Last year was the first year we taught trig graphing in Algebra II, and so it was a brand new teaching topic for a couple of our teachers. Perfect opportunity for collaboration!

We decided to introduce the topic using Dan Meyer's Ferris Wheel. This introduction built on intuition and gave students a day to practice reasoning with a context that involved sine and cosine graphs. The equation for a sine graph was introduced at the end of the lesson, and students used sliders in Geogebra to fit the sine graph to the ferris wheel data of time versus height.

Towards the end of this unit students were asked to model real world situations using trigonometric functions. We picked a few problems involving tides and ended with a problem from Illustrative Mathematics called Foxes and Rabbits 2. We used a series of scaffolded Geogebra presentations to help students get started. The first presentation is below, and is an embedded applet that you can play with. Type a function into the f(x) input bar and press enter to see it on the graph. You should try this

*right now*. It is fun! The goal is to get the sine graph to pass through all of the data points.

We introduced this to students by first talking about the data and how tides are measured. You can talk about how the moon impacts tides and how the data is roughly periodic. At this point students should know the amplitude and period for y=sin(x). Next, have a class conversation about how to transform this graph to pass through the given points. The power of a premade interactive model is that you can pause during the conversation to allow students time to process. I make use of the think-pair-share structure with the expectation that students may be called on to explain what they know or discussed with a partner. One of the teachers on the Algebra II team started writing and sharing the questions that she used with these presentations, and the other teachers found this to be very helpful. Below is a list of questions that can be used with this presentation after the initial conversation about the data. Feedback on this list of questions would be great!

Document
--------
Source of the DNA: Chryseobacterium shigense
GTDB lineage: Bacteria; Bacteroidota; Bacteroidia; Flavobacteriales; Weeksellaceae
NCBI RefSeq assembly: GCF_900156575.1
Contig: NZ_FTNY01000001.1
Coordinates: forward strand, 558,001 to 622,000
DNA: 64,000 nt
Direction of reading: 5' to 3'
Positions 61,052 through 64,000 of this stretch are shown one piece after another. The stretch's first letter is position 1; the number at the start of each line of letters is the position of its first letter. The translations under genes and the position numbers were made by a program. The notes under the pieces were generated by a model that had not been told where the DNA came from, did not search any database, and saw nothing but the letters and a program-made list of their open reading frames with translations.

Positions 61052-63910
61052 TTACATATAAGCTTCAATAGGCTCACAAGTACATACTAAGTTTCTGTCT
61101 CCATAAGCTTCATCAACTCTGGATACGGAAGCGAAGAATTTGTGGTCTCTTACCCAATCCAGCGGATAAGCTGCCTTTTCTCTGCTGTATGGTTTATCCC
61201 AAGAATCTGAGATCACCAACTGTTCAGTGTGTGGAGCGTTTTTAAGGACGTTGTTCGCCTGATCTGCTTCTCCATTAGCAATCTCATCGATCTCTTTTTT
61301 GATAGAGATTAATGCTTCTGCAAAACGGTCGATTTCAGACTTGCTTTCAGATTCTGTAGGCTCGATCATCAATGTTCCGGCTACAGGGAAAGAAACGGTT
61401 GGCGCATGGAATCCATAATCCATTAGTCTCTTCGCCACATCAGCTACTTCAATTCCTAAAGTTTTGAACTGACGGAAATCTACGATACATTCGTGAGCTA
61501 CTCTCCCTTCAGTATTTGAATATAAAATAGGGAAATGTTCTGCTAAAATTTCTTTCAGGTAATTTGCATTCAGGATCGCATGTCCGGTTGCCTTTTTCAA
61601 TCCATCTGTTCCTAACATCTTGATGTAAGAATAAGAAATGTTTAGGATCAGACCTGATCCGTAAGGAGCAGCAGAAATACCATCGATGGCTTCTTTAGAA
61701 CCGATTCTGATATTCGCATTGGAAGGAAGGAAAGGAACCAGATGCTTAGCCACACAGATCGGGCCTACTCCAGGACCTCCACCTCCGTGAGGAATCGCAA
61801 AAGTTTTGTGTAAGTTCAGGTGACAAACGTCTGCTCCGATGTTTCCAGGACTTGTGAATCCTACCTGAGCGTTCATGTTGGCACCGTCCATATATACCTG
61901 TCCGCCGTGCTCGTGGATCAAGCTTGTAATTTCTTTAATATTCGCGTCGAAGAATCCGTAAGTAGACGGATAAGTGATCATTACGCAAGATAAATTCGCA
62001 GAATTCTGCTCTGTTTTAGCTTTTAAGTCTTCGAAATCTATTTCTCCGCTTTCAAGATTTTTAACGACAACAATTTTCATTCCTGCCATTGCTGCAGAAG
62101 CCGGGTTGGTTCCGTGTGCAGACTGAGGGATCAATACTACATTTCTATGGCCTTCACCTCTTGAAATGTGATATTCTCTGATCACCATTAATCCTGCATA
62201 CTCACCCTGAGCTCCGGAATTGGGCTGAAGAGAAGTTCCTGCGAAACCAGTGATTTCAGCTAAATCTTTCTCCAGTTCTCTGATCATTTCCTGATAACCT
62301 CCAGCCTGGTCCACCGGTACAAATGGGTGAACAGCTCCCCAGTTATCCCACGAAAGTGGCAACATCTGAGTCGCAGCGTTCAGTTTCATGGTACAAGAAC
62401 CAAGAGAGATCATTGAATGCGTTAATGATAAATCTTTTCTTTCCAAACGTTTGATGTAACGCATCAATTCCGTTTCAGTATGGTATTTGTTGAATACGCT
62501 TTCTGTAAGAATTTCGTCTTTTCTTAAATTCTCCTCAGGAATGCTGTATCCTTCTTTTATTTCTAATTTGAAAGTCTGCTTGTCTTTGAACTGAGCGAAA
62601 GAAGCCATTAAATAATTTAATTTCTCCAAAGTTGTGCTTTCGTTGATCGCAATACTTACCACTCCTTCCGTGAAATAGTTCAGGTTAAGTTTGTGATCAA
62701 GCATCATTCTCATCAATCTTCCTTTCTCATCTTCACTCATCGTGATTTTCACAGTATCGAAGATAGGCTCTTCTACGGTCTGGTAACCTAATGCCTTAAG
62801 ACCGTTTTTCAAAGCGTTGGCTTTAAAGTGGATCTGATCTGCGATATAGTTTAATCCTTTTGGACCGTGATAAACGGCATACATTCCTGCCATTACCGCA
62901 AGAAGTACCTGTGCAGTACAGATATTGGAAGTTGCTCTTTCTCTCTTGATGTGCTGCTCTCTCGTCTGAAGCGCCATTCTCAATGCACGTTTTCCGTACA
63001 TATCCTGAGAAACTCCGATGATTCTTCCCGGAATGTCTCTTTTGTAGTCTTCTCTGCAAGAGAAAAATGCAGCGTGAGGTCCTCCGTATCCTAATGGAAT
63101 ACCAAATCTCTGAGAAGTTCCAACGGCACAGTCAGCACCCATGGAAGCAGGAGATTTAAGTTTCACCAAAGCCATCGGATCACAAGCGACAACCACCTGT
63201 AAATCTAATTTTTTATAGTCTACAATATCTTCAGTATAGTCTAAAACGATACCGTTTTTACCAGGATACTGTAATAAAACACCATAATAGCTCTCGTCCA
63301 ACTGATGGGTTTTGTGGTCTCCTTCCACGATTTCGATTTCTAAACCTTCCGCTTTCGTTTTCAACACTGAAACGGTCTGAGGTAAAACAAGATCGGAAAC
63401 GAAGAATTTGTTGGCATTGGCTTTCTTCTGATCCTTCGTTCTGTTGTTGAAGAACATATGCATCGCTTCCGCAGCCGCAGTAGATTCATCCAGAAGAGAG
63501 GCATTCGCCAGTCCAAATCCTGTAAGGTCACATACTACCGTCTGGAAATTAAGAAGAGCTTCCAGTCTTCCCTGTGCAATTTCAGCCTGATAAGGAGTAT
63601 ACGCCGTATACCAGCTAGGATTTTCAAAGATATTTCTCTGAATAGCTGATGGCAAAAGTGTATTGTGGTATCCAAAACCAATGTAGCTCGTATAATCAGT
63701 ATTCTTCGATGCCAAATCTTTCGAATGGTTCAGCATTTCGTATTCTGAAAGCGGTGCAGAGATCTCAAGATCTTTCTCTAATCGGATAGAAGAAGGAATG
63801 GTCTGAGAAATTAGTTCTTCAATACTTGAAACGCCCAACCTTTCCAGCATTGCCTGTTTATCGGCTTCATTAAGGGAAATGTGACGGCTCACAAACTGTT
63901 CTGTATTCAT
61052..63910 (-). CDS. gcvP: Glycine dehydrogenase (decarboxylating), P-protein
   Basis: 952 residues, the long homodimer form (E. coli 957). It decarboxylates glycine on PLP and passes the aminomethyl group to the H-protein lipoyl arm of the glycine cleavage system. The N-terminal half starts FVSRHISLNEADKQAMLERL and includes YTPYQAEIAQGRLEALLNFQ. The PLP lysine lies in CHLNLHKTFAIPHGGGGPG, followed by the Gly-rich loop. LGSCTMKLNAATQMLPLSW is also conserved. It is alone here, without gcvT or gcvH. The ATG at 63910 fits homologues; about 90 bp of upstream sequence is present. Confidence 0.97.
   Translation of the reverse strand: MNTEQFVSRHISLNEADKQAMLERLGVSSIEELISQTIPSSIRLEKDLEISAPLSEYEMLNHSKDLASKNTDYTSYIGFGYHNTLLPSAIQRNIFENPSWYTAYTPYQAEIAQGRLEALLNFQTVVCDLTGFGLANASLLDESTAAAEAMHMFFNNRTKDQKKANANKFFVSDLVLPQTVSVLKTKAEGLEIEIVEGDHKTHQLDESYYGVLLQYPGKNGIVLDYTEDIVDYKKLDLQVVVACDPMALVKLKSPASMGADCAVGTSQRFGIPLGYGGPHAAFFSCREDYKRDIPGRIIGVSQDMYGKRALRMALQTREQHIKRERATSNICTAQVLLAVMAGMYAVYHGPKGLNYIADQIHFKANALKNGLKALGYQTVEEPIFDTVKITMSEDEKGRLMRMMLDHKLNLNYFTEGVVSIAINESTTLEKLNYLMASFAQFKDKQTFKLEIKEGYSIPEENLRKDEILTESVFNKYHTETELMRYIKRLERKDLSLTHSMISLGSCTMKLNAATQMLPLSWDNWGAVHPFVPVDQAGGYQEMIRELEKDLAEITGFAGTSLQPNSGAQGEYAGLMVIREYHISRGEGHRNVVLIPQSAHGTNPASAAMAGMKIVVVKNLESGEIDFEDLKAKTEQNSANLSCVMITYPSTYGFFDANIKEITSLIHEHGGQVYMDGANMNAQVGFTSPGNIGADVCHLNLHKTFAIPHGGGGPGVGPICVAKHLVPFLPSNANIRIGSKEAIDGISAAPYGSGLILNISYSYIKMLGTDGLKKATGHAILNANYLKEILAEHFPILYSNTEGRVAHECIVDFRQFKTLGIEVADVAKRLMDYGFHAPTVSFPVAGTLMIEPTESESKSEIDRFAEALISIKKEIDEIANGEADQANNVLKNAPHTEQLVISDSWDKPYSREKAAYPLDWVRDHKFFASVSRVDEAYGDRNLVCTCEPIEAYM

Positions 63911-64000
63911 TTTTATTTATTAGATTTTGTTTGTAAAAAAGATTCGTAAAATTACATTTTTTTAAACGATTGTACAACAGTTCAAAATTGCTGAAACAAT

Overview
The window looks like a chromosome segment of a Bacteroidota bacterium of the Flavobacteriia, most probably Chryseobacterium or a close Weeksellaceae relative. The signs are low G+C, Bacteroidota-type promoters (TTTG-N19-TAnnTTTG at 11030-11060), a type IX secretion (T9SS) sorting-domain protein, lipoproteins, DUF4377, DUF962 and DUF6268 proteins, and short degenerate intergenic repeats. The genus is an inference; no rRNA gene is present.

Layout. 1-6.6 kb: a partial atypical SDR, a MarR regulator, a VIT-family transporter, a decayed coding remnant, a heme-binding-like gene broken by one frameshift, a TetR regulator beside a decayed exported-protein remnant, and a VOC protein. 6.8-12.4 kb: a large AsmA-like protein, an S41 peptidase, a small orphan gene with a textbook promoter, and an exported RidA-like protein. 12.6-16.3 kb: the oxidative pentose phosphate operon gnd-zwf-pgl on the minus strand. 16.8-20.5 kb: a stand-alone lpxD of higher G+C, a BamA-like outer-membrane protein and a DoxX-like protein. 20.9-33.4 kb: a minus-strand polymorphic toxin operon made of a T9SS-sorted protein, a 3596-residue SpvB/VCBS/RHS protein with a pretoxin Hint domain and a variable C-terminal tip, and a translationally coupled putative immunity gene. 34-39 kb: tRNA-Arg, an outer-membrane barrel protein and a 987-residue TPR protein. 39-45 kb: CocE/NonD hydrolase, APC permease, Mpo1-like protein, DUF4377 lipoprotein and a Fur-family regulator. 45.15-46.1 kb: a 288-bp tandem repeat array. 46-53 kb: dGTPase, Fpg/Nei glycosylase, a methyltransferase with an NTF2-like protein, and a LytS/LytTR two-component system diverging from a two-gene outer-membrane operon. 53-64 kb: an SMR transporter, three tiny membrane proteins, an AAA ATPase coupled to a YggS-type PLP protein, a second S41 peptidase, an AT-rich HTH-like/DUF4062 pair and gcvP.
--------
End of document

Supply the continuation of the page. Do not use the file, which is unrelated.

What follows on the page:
1. What is the midline for the Santa Cruz Tides data?

*(Discuss first, then reveal the midline by selecting the midline box.)*

2. How can I change (transform) the function f(x)=sin(x) so that it has this midline? (

*Discuss, then type in the correct function and reveal the change in the graph.)*3. What is the maximum value of this function? What does it represent with respect to the tides? Find the minimum value as well.

*Discuss and then reveal the max and min lines by selecting the appropriate box.*

4. What is the difference between the highest and lowest tide measurements? Does this help me find the amplitude, period, or vertical shift of my function?

5. Now that I know that the amplitude is 1.5, how can I change my function f(x)=sin(x)+2.5 to account for an amplitude that is not 1?

6. Discuss with your partner what one period of y=sin(x) looks like. My current graph has been shifted horizontally from the parent graph y=sin(x). Can you find a new starting point? How can we change our function y=1.5sin(x)+2.5 so that it has been shifted horizontally to your new starting point?

*(There are multiple answers here, which can be discussed now or later depending time.)*

One of the teachers from this team made a worksheet for students to use as we modeled the thinking. I find this to be an important step so that students can refer back as they practice and study. Please let me know if you are interested in having this worksheet, and I can get you a copy.

Below is a list of all the tide problems that students worked on.

Santa Cruz Tides

San Mateo Bridge Tides

Bay of Fundy Tides

Students also worked on Foxes and Rabbits from Illustrative Mathematics.

Illustrative Mathematics Foxes and Rabbits 2 Problem

Illustrative Mathematics Foxes and Rabbits Geogebra Tool

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